• Equipments which are subjected to decontamination or reutilization/reuse should be used or worn as per the standard protocol of Donning and Doffing of PPE and Masks.
The detailed protocols and procedures for the different equipments as mentioned above are noted in the following Annexure:

     

Annexure-I & Annexure-II: Protocol for Decontamination of Coveralls and N95 Respirators, Annexure-III: Protocol for Re-use of Face shields and Goggles, Annexure-IV: SOP to make 0.5% hypochlorite

Annexure-I: Protocol for Decontamination of Coveralls and N95 Respirators

Segregation: Used coveralls, PPE [manufactured by Dupont (Tyvek- white/ Tychem- Grey color) OR by Kimberly Clark (A30- white color)] and N95 respirators (all types) should be deposited into separate clearly labeled Yellow bins for Masks, and Red bin for PPE.

Note: Used coveralls should be kept in closed bins/sealed bags in separate locked room until they are collected for reprocessing and decontamination.

Requirements:

• Minimum two designated adjoining rooms (one decontamination room for actual decontamination process & one processing room with clean areas for packing and dispatching decontaminated coverall).

• Hydrogen Peroxide Vapor (HPV) generator + clothes-clips (plastic/wooden)+ clothes-lines/ curtain lines with hooks (for N95)

• 11% commercially available stabilized Hydrogen Peroxide ( e.g. Baccishield or Ecoshield in hospital supply)

• Measurement cylinders

• Closed bins/large plastic bags

• Stool/chair for standing while clipping the coveralls

• Permanent markers.

• Sealing machine with plastic pack rolls.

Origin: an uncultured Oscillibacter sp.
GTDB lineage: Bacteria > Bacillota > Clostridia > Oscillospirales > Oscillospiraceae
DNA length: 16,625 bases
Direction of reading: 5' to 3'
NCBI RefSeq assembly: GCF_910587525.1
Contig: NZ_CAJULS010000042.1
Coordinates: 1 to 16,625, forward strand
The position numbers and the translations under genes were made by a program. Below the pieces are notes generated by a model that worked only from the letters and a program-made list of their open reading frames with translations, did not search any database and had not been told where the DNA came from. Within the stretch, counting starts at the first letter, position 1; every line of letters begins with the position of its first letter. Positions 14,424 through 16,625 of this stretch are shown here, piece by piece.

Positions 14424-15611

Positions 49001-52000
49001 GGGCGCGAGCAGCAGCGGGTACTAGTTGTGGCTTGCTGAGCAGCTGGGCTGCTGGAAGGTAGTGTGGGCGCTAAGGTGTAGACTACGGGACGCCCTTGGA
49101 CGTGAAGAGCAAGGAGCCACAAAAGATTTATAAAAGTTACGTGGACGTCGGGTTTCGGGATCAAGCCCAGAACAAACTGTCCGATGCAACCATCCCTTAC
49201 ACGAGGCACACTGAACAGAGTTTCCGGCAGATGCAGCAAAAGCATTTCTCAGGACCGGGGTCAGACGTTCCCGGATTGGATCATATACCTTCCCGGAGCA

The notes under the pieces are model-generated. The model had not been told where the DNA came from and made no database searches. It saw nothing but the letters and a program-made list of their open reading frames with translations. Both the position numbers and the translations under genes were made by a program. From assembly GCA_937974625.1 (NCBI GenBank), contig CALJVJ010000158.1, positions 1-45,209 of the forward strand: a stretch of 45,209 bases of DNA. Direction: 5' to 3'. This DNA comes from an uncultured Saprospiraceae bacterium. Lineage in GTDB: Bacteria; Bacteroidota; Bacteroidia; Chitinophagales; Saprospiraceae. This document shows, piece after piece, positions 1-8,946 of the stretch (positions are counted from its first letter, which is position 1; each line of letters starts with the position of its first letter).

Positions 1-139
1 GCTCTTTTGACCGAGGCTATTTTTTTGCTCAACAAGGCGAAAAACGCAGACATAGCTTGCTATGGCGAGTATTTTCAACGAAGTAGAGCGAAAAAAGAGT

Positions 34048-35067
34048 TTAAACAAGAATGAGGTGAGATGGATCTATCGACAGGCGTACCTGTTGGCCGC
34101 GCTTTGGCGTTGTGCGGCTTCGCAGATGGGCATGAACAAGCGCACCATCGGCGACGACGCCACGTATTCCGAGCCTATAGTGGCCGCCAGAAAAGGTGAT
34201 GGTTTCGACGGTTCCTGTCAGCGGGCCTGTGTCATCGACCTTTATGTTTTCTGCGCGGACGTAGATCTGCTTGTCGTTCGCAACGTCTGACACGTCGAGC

• PPE requirement for the processing staff [gown, N95 masks, nitrile gloves, heavy duty gloves, goggles, face shield, long boots, sterilium).

• Logbooks
Working solution: Make doubling dilution of 11% Hydrogen Peroxide according to volume of the
room (see table).
Choose cycle/running time depending on the volume of the room as indicated below:

Room Volume

Hydrogen Peroxide (11%) in ml

RO water in ml

Final volume

Cycle/Running time at 32 ml /min in SATEJ PLUS machine/ Fogger machine available for OT sterilization

1000 cu ft

100 ml

100 ml

200 ml

6 min

2000 cu ft

200 ml

200 ml

400 ml

12 min

3000 cu ft

300 ml

300 ml

600 ml

19min

4000 cu ft

400 ml

400 ml

800 ml

25min

5000 cu ft

500 ml

500 ml

1000 ml

31min

6000 cu ft

600 ml

600 ml

1200 ml

37min

Annexure-II: Protocol for Decontamination of Coveralls and N95 Respirators Procedure: Have the clothes line placed at a height of around 7 ft. Keep a gap of 3ft between each

line. Seal entire room (including AC vents), except the door, using brown tape.

• Clip coveralls to clothes-lines suspended at each shoulder or hand using hangers. Ensure that the zip is open to expose the inner part. Keep a gap of at least 1 foot between each coverall.

• N95 masks can be clipped by the elastic band/ or hung on hooks on the clothes line with a gap of half foot between each mask.

• Ensure that HPV generator is plugged in and in position (45 degree angle), and there are no obstructions between HPV generator and suspended coveralls.

• Exit decontamination room and doff the gloves and gown at threshold. Discard in red bin. Perform hand hygiene.

• Start the HPV generator

• Let the room be sealed for at least 2 hours after the cycle finishes

• This completes the decontamination cycle.

• Open door- you will see fog; check the machine container to confirm that the solution was used.

• Aerate by switching on ceiling fans for 4 hours.

• After completion of decontamination cycle, collect decontaminated PPE in a clean container. The staff should don fresh PPE again.

• The collected PPE should then be moved to the adjacent room.

• The coveralls should be folded properly and packed in plastic bags

• The N95 masks should be placed in a separate box and sealed—NEED to work this out as there are different types.
Note: Biological indicator containing Geobacillus stearothermophilus spores may be used weekly, in separate locations inside the room, for quality control purpose.

Annexure-III: Protocol for Re-use of Face shields and Goggles
Segregation: Used face shields/goggles should each be deposited into separate clearly labelled RED